Pioneering seismologist Tony Dahlen dies

Francis Anthony (Tony) Dahlen

Francis Anthony (Tony) Dahlen Photo: Pryde Brown

Francis Anthony (Tony) Dahlen, a Princeton professor of geosciences who was widely considered the top theoretical seismologist in his field, died of cancer June 3 at the University Medical Center at Princeton. He was 64.

Dahlen, a Princeton faculty member since 1970, conducted pioneering research on the waves generated by earthquakes -- known as "free oscillations" -- and developed theories that led to greater understanding of the structure of the Earth's interior.

"He came into the field of seismology when new types of instruments had just opened up a different frequency band of seismic oscillations: the very low frequencies -- much too low to be audible -- that are generated by big earthquakes and make the whole Earth ring, like a bell in a church tower," said Princeton geoscientist Guust Nolet. "Tony developed ways to unravel the structure of the Earth from observed perturbations in the frequencies of such oscillations. His theory enabled seismologists to 'image' the interior of the Earth."

"His pioneering role in this field led him to write (with Jeroen Tromp) what is widely considered the standard textbook on the theory of global seismology," Nolet said, referring to "Theoretical Global Seismology," which was published in 1998 by Princeton University Press.

Tromp, a graduate student of Dahlen's who earned his Ph.D. at Princeton in 1992, is now a professor of geophysics at the California Institute of Technology and director of Caltech's Seismological Laboratory. "Tony really was unique in seismology," he said. "He picked his own problems and did them his own way. His position as the foremost theoretician of his generation is unquestioned."

Dahlen continued in recent years to refine the study of the seismic waves generated by earthquakes to help explain the dynamics of the Earth's interior. In a major advance, Dahlen collaborated with Nolet, their graduate student Raffaella Montelli (a 2003 Ph.D. who is now a researcher with Exxon-Mobil) and other colleagues in probing the Earth's interior to produce the first visual evidence -- in the form of tomographic images -- of mantle plumes, which are giant spouts of heat that emanate from deep within the planet and are believed to cause island chains.

This discovery, Tromp noted, is "profoundly influential. Dahlen changed the way we do tomography."

Dahlen also was known for his pathbreaking work with Princeton colleague John Suppe on the "critical wedge" theory of how mountain belts are formed, which is "crucial for an understanding of the geology of regions like Taiwan where crustal layers pile up as if pushed by a bulldozer," Nolet said.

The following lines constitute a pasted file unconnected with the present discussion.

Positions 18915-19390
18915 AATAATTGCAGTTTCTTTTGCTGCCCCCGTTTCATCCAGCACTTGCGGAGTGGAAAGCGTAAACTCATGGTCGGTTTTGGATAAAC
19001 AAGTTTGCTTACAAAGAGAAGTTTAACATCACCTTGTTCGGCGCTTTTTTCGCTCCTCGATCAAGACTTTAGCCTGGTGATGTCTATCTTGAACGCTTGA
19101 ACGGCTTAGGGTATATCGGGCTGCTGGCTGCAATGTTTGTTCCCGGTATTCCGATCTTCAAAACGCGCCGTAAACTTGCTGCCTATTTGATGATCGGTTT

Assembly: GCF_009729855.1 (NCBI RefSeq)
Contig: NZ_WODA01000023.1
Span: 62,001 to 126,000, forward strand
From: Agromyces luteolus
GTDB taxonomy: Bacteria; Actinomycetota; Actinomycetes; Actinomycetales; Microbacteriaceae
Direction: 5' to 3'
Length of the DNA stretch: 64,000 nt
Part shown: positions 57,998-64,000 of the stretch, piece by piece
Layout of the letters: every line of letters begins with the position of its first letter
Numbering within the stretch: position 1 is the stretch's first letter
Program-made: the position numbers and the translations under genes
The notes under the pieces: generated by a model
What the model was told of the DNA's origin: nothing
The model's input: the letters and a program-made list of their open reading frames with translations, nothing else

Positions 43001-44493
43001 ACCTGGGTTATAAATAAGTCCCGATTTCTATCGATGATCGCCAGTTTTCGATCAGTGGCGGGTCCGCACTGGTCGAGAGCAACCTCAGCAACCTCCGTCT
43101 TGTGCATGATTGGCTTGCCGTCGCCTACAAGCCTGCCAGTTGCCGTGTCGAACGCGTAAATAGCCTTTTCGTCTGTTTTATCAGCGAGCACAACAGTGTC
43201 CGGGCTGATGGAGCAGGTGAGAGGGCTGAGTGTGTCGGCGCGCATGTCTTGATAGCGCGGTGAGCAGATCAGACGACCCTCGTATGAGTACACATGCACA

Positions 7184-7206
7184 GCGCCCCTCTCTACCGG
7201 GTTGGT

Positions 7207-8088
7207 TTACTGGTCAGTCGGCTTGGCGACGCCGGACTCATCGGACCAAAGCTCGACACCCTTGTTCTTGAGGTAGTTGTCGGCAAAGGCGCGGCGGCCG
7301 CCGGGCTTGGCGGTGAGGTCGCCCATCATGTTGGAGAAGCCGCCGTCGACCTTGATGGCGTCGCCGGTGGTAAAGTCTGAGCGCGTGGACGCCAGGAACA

While Dahlen was renowned for his wide range of research contributions, he also was viewed as a skilled teacher and administrator and a dedicated, modest colleague who had a great love of science.

"He was always coming to seminars. He would always have questions. It didn't matter if it was in his field or not," said Robert Phinney, a Princeton geoscientist. "He was an extremely good adviser because he was interested in what everybody was doing. He put a great deal of effort into a personal passion for doing science."

Phinney recalled that colleagues, in turn, often attended Dahlen's lectures. "He practiced calligraphy, and what he did at the blackboard was a work of art," Phinney said. "We would sit in on his lectures, and he would fill the blackboard with very daunting equations, but his speech was so clear and so organized and his equations were so beautiful that we would all nod our heads in agreement as to how cool this was. His performance, in a good sense of the word, was so fabulous. Not many people can do that with equations."

Nolet said Dahlen was very generous with his time and ideas with students and colleagues. "He was great fun to share a drink with, or to chat with on a bike ride home. As a scientist, his understanding was very mathematical and his memory phenomenal," he said.

Tromp added that Dahlen was "admired for the clarity of his thoughts and papers" but that "he worried more about his students, postdocs and family than himself."

Dahlen received numerous honors, including the American Geophysical Union's Lehmann Medal, the Seismological Society of America's Reid Medal and a Guggenheim Fellowship. He was a fellow of the National Academy of Sciences, the Royal Astronomical Society and the American Geophysical Union.

Born in American Falls, Idaho, and raised in Winslow, Ariz., Dahlen earned a bachelor's degree from Caltech in 1964 and a Ph.D. from the University of California-San Diego in 1969, a year before he came to Princeton. He served as chair of the Department of Geosciences from 2001 to 2006.

Dahlen is survived by his wife Elisabeth, son Alex and father Francis. Funeral arrangements were private. A memorial service is being planned for 2 p.m. Friday, Sept. 7, in the University Chapel.

Memorial contributions may be made to the Tony Dahlen Fund, which will benefit students of the Princeton geosciences department. Checks should be made payable to the Trustees of Princeton University and sent to the Department of Geosciences, Guyot Hall, Princeton University, Princeton, NJ 08544.